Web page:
The equipment for a six cylinder medium-sized high speed turbo charged vehicle engine developing 110kW at 43.3rev/s will have a full load delivery of 65mm 3 with an injection period of approximately 26degrees crank travel. The nozzle will have a total orifice area of approximately 0.247mm 2 (equivalent to four holes of 0.28mm diameter) and the peak injection pressure will be about 450 bar. To meet a NOx emission standard of 10g/kWh the injection period will have to be reduced to about 23 degrees crank angle for the same hole diameter. This will increase the probable peak line pressure to 650 bar.
Fuel Injection Systems There are two main classifications for fuel-injection systems, namely 1.air injection which had become obsolete but now some interest has been shown by researchers (however very high pressure is required for air) and 2.solid (or airless) injection systems.
The airless, mechanical, or solid injection systems consist of three types. 1.Individual pump system: This consists of a separate metering and compression pump for each cylinder. 2.Distribution system: This consists of a single pump for compressing the fuel (which may also meter), plus a delivery device for distributing the fuel to the cylinders (which may also meter). 3.Common rail system: A single pump for compressing the fuel, plus a metering element for each cylinder.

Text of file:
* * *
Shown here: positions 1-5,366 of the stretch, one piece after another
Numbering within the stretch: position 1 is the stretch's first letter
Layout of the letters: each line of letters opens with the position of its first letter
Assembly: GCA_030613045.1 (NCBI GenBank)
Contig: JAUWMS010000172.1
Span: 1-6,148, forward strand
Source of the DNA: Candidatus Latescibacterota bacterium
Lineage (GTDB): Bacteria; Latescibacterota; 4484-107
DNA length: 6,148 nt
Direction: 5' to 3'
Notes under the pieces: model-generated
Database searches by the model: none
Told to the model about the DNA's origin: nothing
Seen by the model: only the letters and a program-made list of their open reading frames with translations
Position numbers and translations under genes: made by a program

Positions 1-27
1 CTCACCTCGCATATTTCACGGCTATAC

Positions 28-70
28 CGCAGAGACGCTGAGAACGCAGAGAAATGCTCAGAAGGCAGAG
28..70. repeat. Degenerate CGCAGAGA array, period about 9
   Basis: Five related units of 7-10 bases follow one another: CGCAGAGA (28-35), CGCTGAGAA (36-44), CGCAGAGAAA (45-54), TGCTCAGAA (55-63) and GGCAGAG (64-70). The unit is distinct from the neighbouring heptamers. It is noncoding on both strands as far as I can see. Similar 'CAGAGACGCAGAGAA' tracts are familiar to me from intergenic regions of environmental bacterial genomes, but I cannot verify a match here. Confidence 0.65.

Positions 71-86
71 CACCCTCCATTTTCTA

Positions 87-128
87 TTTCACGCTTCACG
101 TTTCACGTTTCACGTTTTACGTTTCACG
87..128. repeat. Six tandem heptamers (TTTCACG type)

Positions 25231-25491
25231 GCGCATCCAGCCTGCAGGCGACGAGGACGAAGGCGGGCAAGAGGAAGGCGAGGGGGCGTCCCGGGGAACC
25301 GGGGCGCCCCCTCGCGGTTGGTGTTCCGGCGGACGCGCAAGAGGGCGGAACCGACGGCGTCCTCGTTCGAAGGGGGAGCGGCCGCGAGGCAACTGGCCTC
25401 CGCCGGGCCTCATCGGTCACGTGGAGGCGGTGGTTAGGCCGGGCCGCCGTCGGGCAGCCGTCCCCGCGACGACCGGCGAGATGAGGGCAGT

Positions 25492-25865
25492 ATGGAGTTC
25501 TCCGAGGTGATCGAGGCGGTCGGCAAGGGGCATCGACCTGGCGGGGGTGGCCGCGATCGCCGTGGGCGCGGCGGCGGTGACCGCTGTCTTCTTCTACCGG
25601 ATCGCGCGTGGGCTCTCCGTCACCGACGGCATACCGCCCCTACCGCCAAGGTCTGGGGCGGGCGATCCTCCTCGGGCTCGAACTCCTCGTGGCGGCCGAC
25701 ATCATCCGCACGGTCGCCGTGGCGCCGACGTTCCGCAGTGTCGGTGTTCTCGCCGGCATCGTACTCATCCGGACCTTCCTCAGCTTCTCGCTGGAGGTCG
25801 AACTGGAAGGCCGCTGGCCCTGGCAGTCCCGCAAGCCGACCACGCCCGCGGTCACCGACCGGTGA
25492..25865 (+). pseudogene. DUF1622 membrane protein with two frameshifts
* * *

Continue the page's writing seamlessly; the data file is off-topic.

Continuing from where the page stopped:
The Sauter Mean Diameter If ΔN i is the fraction of droplets counted in size interval Δd i, then the Sauter Mean Diameter SMD is given by
Fuel Filters A low pressure (2.5 bar) transfer pump or fuel feed pump is required to lift the fuel from the tank, to overcome the pressure drop in the filters, and to charge the metering or pressuring unit. Three filters are recommended, namely, 1.A primary stage (a metal- edge filter to remove coarse particles, larger than 25 microns). 2.A secondary stage (a replaceable cloth, paper or lint element to remove fine particles from about 4 to 25 microns) and 3. Final stage (a sealed, non-replaceable element) to remove fine particles that escaped the secondary stage.
Quantity of Fuel and the Size of Nozzle Orifice The quantity of fuel injected per cycle is dependent on the power output of the engine. The size of droplets depend on the velocity which should be of the order of 400 m/s. As mentioned earlier, this velocity is given by where h is the pressure difference between injection and cylinder pressures, measured in meters of fuel column.
The volume of fuel injected per second, Q, is given by where d is the diameter of one orifice in m, N i is the number of injections per minute, = N/2 for a 4-stroke engine, N is the engine speed in rev/min, θ is the duration of injection in crank angle degrees, Q is expressed usually in mm 3 /degree crank angle/liter cylinder displacement volume